Antioxidants are natural or artificial substances available in foods which help prevent cell damage caused by harmful free radicals. The human body is constantly fighting against infections and diseases. The body performs various functions such as breathing, physical activity to name a few. These functions produce free radicals which damage healthy cells resulting in heart disease, cancer, and many other diseases. Antioxidants play a crucial role to neutralize the free radicals by binding to oxidants and thus protect the cells from damage. Antioxidants are good for overall health and here are some benefits of antioxidants:
Antioxidants and Free Radicals
Free radicals are unstable molecules which are generated during physical activity and when food converts into energy. The body also gets exposed to free radicals from external sources including cigarette smoke, air pollution and UV radiation from the sunlight. These free radicals are harmful and can cause damage to cell walls, cell structures and the genetic material (DNA). In a normal cell, the formation and removal of free radicals are balanced. Overload of free radicals in the cell may enter a state called Ďoxidative stressí which results in certain diseases including heart disease, liver disease, cancers and many other diseases such as eye lens deterioration, joint inflammation, damage of nerve cells in the brain causing Parkinson's or Alzheimer's.
Antioxidants can neutralize the free radicals and thereby, prevent the cell damage. Hence, antioxidant rich foods help to cut the risk of various diseases. Plant foods are primary sources of antioxidants. Vegetables and fruits have a high content of antioxidants. Antioxidants are also available in the form of dietary supplements. Common forms of antioxidants available in the foods are Beta-carotene, Lutein, Lycopene, Selenium, Vitamin A, Vitamin C and Vitamin E.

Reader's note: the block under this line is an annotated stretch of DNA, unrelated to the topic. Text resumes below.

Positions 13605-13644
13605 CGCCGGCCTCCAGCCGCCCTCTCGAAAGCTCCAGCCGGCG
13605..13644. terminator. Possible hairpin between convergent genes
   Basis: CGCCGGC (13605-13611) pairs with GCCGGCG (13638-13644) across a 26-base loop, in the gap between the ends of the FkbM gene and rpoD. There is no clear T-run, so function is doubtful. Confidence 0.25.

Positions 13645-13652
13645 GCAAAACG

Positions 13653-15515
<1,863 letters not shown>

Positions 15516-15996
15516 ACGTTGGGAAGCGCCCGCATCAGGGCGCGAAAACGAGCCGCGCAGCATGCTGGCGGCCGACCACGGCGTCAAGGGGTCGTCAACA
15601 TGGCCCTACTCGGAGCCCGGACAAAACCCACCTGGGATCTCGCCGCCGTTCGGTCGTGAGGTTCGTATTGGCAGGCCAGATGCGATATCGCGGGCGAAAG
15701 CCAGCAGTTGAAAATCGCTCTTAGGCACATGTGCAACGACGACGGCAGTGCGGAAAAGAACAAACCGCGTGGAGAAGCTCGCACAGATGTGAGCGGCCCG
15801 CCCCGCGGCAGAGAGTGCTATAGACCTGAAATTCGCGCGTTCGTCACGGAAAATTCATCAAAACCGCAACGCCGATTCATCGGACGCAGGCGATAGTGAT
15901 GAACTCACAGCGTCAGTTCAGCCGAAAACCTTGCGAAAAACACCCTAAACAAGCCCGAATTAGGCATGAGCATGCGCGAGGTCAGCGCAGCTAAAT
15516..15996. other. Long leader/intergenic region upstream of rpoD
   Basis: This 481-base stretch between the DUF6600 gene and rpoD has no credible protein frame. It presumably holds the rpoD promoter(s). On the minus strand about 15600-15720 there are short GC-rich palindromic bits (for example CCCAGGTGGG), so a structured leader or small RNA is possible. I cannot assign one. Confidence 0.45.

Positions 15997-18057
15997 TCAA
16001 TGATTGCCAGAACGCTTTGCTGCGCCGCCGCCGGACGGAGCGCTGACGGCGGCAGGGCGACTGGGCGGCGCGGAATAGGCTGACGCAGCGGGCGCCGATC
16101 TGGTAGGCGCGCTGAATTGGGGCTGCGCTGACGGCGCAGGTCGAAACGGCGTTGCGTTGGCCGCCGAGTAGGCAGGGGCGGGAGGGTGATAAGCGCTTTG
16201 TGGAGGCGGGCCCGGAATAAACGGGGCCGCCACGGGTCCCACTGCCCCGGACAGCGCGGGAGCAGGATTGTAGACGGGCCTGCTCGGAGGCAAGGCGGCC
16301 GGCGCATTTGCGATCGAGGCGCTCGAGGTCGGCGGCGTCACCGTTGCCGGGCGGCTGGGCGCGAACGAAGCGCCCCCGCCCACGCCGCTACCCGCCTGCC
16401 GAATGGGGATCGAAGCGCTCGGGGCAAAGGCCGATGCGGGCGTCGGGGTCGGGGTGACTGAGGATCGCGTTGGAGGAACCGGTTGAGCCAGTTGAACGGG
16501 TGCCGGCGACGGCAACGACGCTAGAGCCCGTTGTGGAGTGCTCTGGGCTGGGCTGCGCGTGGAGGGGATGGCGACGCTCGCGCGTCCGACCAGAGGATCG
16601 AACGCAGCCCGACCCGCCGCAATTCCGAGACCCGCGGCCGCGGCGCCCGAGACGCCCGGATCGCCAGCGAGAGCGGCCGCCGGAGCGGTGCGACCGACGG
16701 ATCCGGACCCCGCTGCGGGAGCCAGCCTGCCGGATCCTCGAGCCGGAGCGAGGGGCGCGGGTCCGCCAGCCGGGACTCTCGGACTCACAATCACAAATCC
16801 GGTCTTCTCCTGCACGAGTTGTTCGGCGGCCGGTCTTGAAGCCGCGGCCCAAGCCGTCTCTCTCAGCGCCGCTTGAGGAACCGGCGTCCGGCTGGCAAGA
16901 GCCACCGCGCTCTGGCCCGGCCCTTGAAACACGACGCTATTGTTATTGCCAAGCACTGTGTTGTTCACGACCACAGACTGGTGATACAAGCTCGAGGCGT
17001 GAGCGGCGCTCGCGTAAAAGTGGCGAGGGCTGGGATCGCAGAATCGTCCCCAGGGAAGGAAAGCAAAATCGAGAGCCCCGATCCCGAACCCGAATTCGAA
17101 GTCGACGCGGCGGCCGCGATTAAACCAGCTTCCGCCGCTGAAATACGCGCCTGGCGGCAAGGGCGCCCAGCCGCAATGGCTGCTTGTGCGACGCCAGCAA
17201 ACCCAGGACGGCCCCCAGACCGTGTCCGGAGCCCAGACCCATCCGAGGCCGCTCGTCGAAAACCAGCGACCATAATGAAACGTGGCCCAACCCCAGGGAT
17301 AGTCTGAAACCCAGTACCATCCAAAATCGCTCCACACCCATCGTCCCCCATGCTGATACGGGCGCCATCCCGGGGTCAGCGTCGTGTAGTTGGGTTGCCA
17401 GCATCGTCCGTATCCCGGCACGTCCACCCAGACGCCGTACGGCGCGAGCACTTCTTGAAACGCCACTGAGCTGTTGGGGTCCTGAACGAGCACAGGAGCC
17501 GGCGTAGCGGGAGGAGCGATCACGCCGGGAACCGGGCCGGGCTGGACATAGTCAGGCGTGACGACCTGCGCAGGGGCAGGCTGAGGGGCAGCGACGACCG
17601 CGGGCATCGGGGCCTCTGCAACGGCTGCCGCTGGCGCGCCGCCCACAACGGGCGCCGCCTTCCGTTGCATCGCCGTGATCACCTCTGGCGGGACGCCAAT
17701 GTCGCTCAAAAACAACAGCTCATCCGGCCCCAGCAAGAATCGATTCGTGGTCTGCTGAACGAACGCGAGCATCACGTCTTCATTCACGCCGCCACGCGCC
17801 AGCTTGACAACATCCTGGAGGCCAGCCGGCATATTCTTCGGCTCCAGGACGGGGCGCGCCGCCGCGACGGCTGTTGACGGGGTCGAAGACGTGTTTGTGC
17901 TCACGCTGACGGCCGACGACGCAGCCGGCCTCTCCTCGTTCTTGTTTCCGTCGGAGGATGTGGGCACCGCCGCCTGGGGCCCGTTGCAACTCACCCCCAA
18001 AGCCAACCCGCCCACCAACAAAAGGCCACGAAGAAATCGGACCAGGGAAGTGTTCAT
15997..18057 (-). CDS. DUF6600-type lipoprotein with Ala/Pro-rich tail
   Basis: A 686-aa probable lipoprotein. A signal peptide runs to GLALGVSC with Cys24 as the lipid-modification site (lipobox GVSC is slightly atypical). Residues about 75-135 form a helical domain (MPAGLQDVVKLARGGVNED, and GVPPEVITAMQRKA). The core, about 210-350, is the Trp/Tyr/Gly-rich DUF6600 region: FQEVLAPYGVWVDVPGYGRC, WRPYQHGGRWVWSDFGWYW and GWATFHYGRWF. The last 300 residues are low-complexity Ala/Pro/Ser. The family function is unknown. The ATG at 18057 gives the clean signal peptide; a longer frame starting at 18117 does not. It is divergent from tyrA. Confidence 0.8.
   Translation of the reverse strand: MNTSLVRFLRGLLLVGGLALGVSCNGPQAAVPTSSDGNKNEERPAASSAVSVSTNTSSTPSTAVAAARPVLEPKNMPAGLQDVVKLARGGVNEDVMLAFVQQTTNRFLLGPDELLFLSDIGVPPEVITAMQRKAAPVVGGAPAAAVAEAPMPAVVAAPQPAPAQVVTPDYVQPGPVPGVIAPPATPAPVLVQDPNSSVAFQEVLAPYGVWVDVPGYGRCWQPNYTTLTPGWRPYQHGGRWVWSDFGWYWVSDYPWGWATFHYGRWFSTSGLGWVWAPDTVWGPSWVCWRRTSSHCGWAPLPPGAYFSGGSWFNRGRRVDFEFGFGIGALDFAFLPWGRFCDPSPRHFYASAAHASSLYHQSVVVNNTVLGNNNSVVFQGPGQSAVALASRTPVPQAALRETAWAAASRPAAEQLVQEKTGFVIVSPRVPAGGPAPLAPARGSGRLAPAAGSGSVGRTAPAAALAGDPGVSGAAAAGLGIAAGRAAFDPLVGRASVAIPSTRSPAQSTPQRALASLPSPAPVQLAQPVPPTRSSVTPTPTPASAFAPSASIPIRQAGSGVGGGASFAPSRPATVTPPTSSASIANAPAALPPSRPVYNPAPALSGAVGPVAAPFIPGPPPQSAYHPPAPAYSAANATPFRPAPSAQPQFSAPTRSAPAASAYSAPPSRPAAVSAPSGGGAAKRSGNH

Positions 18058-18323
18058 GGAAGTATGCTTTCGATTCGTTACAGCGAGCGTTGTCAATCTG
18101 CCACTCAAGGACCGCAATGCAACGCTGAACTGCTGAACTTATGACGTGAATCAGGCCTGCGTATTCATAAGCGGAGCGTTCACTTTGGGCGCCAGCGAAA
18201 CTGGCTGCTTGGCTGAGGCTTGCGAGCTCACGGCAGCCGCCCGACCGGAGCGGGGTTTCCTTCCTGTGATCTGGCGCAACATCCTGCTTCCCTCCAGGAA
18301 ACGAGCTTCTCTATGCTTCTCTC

Antioxidants and Skin Health Benefits
Human skin is constantly getting exposed to the air, solar radiation and other environmental and chemical pollutants. Exposure to ultraviolet rays (UVR) results in the generation of free radicals in the form of singlet oxygen, superoxide radicals, and peroxide radicals. These highly reactive molecules can damage carbohydrates, nucleic acids, lipids, and proteins and therefore, are responsible for erythema, premature aging of the skin, photodermatoses and skin cancer.
Skin is equipped with natural antioxidants. Epidermis layer of the skin has plenty of vitamin E, antioxidants like superoxide dismutases, and glutathione peroxidases. Apart from these, skin epidermis and dermis also contain huge amounts of antioxidants including ascorbic acid, uric acid and glutathione. Antioxidants present in the food helps to keep up the oxidative balance in the cell and thus protect the skin health. Antioxidants help to lower the free radical damage of collagen and elastin and thus prevent wrinkle formation and other signs of premature aging. Studies reported that antioxidants including carotenoids, tocopherols, and flavonoids, vitamins (A, C, D), and essential omega-3- fatty acids help to promote skin health.
Antioxidants and Immune System Support